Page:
Skip to Content

Proteins’ Baby Pictures

A technique for imaging freshly made proteins is giving researchers a unique window on the working of genes and cells.

For the first time, scientists have made movies of the birth of individual proteins in single cells. The ability to track protein production with such precision in vivo may make it easier to study the expression of important genes with low activity levels such as those that turn other genes on and off.

[Click here for video of proteins (yellow flashes) being made in dividing E. coli cells.]

Led by Sunney Xie, professor of chemistry and chemical biology at Harvard University, the scientists studied real-time protein production in two ways. In one set of experiments, they genetically engineered a gene for a fluorescent protein that moves to cells’ membranes and becomes immobile; since the protein is still, the researchers could take its picture. In a second set of experiments, they created a microfluidic device with a series of holding chambers that they used to capture fluorescent molecules expelled from cells.

[Click here for images from the experiments.]

Imaging individual proteins inside cells has traditionally been difficult because all cells have a small amount of background fluorescence, and cameras cannot track a single moving fluorescent protein over this faint glow.

“The cool thing about these experiments is that the tools they developed allow the measurement of transcription levels [gene expression] with single molecule accuracy,” says Alexander van Oudenaarden, systems biologist and associate professor of physics at MIT. “You can count single protein molecules.”

Counting single proteins is powerful because many genes are not very active, and their products are effectively invisible using conventional techniques for studying gene expression. The gold standard in the field, the DNA microarray, is very good for studying genes with high activity levels but is less useful in looking at low-activity genes. Much of the genome, however, is not highly active. In his experiments, Xie could see very low levels of genetic activity across populations of living cells and in individuals.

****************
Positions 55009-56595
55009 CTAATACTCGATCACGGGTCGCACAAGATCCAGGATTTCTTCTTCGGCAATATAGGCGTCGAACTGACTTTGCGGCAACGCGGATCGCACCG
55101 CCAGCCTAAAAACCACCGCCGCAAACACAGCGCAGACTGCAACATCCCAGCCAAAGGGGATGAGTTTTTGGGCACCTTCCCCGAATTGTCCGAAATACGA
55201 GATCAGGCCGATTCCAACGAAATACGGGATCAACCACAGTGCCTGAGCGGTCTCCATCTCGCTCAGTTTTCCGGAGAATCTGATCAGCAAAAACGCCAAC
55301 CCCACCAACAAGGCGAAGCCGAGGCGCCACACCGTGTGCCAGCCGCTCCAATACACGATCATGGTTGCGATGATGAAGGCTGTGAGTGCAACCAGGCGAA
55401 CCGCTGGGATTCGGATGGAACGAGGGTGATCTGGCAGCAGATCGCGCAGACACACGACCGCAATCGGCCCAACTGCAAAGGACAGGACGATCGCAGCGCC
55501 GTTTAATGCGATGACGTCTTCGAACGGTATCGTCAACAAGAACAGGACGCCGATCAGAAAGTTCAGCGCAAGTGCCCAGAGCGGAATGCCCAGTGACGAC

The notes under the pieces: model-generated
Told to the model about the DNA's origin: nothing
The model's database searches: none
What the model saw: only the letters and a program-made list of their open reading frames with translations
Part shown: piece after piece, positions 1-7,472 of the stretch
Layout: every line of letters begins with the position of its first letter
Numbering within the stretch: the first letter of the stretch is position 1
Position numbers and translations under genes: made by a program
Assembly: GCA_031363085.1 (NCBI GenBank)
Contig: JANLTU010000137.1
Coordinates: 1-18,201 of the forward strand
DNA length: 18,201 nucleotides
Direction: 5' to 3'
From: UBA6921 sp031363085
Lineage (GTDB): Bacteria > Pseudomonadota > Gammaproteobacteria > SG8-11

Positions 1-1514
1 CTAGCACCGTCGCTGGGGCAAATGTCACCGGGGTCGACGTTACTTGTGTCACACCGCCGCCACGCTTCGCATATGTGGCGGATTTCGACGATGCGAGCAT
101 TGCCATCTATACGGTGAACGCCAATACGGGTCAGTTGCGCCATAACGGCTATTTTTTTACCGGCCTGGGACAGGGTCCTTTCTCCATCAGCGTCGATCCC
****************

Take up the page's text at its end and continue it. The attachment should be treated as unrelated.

“This research is really addressing a problem,” says Jeremy Berg, director of the National Institute of General Medical Sciences, who studies protein chemistry. “It’s more the rule than the exception that proteins are made in relatively low copy numbers.”

Xie says the microfluidic chambers could be used by other scientists to study genes of interest because they rely on a very commonly used enzyme called β-galactosidase. The Harvard researchers knew when cells were expressing β-galactosidase genes because the enzyme activates a fluorescent molecule. Levels of fluorescence can be analyzed to determine how many molecules of the enzyme a cell made, and when. But the fluorescent molecule cleaved by β-galactosidase is quickly pumped out of cells. Xie addressed this problem with his microfluidic chambers, collecting the expelled molecule.

The technique could be applicable for studying a wide range of genes. Libraries of β-galactosidase genes attached to other genes are widely available; interested biologists could make bacteria or yeast cells with the enzyme’s gene attached to their gene and study its expression using Xie’s system.

But Xie’s interest in getting a closer look at real-time gene expression goes beyond looking at genes with low activity. He studies the small but significant differences in the genetic activities of identical cells. Using conventional techniques, Xie says, “You just get average behavior.” This wouldn’t be a problem if genetically identical cells in identical environments behaved identically – but, strangely, they don’t. At the single-cell, single-molecule level, genetic activity is governed by randomness.

“Normally you think about gene expression or chemical reactions in general as very smooth phenomena, but it turns out they’re very noisy, almost unpredictable,” says van Oudenaarden, who in 2002 was one of the first scientists to provide quantitative evidence for the randomness of gene expression. “It’s very apparent that there is a lot of fluctuation and variability in gene expression.”

With Xie pushing the limits of resolution to single protein molecules, scientists can now do more quantitative studies of how individual cells can behave differently.

Keep Reading

Most Popular

Large language models can do jaw-dropping things. But nobody knows exactly why.

And that's a problem. Figuring it out is one of the biggest scientific puzzles of our time and a crucial step towards controlling more powerful future models.

The problem with plug-in hybrids? Their drivers.

Plug-in hybrids are often sold as a transition to EVs, but new data from Europe shows we’re still underestimating the emissions they produce.

Google DeepMind’s new generative model makes Super Mario–like games from scratch

Genie learns how to control games by watching hours and hours of video. It could help train next-gen robots too.

How scientists traced a mysterious covid case back to six toilets

When wastewater surveillance turns into a hunt for a single infected individual, the ethics get tricky.

Stay connected

Illustration by Rose Wong

Get the latest updates from
MIT Technology Review

Discover special offers, top stories, upcoming events, and more.

Thank you for submitting your email!

Explore more newsletters

It looks like something went wrong.

We’re having trouble saving your preferences. Try refreshing this page and updating them one more time. If you continue to get this message, reach out to us at with a list of newsletters you’d like to receive.